The unveiling of the Randox Health Grand National weights at a plush lunch at Aintree Racecourse traditionally marks the 24 hours or so each year during which everyone within horseracing imagines themselves to be an expert on handicapping.
Among the nonsense spouted was some by connections of Tiger Roll, winner of the last two Grand Nationals and a clear favourite for this one, to the effect that the horse “had been rated as a Cheltenham Gold Cup winner”.
The BHA’s own figures show that 170 is not that, unless you qualify that as “one of the poorer” Cheltenham Gold Cup winners, which is what Tiger Roll could easily have been given the chance.
Normal service has been resumed, and handicapping’s glorious intricacies are back to being ignored by most.
The next few weeks will see various horses proving themselves better or worse than their original National assessments, starting with the runners in the Unibet Grand National Trial at Haydock on Saturday. The top seven in the weights in a field of 11 hold engagements at Aintree also, so this promises to be informative.
Unfortunately, that field size makes each-way betting less appealing than it might have been. The win book at best early odds is 111% and the per-place book is 127%, though they are close to parity if one-quarter the odds, rather than the customary one-fifth the odds, can be secured.
As a long-established fixture in the Racing Calendar – it was first run in 1948 though was discontinued from 1985 to 1990 – this is a race that can be analysed using trends from the last 10 years. The following are some of the headline figures, with place impact values and % of rivals beaten the most useful measures as usual.
Eight-year-olds and nine-year-olds combined have provided seven of the last 10 winners from just under half of the runners. That said, horses under the age of eight have fared well enough in terms of places. Older is worse, if not hugely so, as is often the case with premier handicaps.
A prominent finishing position on a horse’s most recent start can be taken as a positive, but to a smaller degree than is often the case. Higher-weighted horses have over-performed, though not greatly, while outsiders and insiders have fared less well than in-betweeners when stakes are varied to return 100 points come what may.
Interestingly, the busier a horse has been in the season in question, the better. Only one of Saturday’s 11 – Lord du Mesnil – qualifies as having run five times or more.
He has been out seven times this term, though you would have had to venture to Auteuil in France to witness the first of them. Since then, Lord du Mesnil has thrived, and some, winning his last three, at Newcastle and twice here, including at this distance last time.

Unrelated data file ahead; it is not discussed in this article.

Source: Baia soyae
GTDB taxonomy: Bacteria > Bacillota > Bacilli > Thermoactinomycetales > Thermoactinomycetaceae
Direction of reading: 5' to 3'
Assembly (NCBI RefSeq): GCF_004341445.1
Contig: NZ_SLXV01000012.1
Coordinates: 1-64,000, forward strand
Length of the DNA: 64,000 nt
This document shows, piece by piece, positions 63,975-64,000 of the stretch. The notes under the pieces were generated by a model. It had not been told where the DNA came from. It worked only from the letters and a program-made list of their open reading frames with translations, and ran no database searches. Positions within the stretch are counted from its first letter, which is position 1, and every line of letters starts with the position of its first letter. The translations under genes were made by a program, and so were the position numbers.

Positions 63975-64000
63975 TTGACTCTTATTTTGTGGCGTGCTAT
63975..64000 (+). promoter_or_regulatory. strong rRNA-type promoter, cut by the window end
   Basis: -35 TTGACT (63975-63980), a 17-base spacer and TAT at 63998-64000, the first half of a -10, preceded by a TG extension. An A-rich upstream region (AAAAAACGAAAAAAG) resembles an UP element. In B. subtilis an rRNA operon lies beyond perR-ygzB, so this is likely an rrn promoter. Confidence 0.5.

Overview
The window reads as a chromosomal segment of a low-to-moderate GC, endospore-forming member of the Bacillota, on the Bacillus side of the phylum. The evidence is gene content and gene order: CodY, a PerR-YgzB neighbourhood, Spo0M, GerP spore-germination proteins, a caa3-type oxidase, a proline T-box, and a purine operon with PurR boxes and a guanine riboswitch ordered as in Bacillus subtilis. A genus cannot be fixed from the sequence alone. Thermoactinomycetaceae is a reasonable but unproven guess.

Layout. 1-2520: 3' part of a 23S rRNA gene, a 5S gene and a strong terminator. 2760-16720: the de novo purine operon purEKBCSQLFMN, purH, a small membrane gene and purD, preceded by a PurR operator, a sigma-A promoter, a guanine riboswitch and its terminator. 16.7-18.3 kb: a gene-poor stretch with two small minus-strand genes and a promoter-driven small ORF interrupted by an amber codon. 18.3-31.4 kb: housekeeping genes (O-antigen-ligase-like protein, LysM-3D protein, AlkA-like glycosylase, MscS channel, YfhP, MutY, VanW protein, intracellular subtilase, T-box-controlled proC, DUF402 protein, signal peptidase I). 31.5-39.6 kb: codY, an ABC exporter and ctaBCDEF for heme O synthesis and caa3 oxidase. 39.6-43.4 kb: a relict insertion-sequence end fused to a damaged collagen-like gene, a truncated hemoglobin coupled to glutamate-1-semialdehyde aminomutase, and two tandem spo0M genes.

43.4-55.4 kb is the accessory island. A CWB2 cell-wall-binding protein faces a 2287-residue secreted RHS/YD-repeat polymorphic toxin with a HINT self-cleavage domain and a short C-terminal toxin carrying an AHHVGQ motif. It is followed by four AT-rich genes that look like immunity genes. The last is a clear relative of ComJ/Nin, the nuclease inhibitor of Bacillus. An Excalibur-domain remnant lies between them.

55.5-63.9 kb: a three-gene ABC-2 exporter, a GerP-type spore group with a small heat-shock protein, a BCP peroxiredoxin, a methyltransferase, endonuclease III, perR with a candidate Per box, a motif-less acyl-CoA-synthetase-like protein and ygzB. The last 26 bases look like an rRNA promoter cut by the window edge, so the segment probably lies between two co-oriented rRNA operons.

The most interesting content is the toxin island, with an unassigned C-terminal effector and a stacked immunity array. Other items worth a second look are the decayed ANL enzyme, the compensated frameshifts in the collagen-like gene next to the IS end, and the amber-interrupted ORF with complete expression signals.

On that most recent occasion, Lord du Mesnil trounced five rivals – only two of which finished – in a good time, reaching the line nine lengths ahead of Perfect Candidate, who had won at the course and distance on his previous appearance.
However, while a further rise in Lord du Mesnil’s mark of 10 lb is not excessive, it may be just enough to stop him in this company. Timeform’s chase handicapper gives him a bit to find.
Vintage Clouds is in a similar boat, having won easily at this course last time but been hiked 11 lb for it. In addition, he is far from foot perfect, a term which described Lord du Mesnil until recently.
Even higher up the weights, Ballyoptic is another with an “x” on his rating, indicating a poor jumper, while top-weighted Elegant Escape is a safer conveyance but increasingly inclined to do things in his own time (tongue tie is added to his recent blinkers here).
A touch of the “slows” did not stop One For Arthur from winning the Grand National in 2017, but he was in fine form at that time and has looked vulnerable on that score in two runs this campaign.
Ultimately, all good betting is about identifying value opportunities, with judgement gauged over the long-term. Having weighed up all the above, and more besides, I came down on the side of Yala Enki, who is prominent in the betting but who could justifiably be a point or two shorter.
A 10-year-old (not ideal), high in the weights, a winner last time and from a yard going well (that’s much more like it), he is only 2 lb higher in the handicap than when a close third in the Welsh Grand National at Chepstow in December and advertised his continuing well-being by beating the smart pair Rock The Kasbah and Valtor with authority in the Portman Cup at Taunton last time.
He thrives in conditions like those that should prevail on Saturday, and won this race two years ago by a stunning 54 lengths.
That is quite a bit to have on your side, and I would be reasonably confident that if Yala Enki does not win he will go close. At the odds, he is a bet.
1 pt win YALA ENKI at 6/1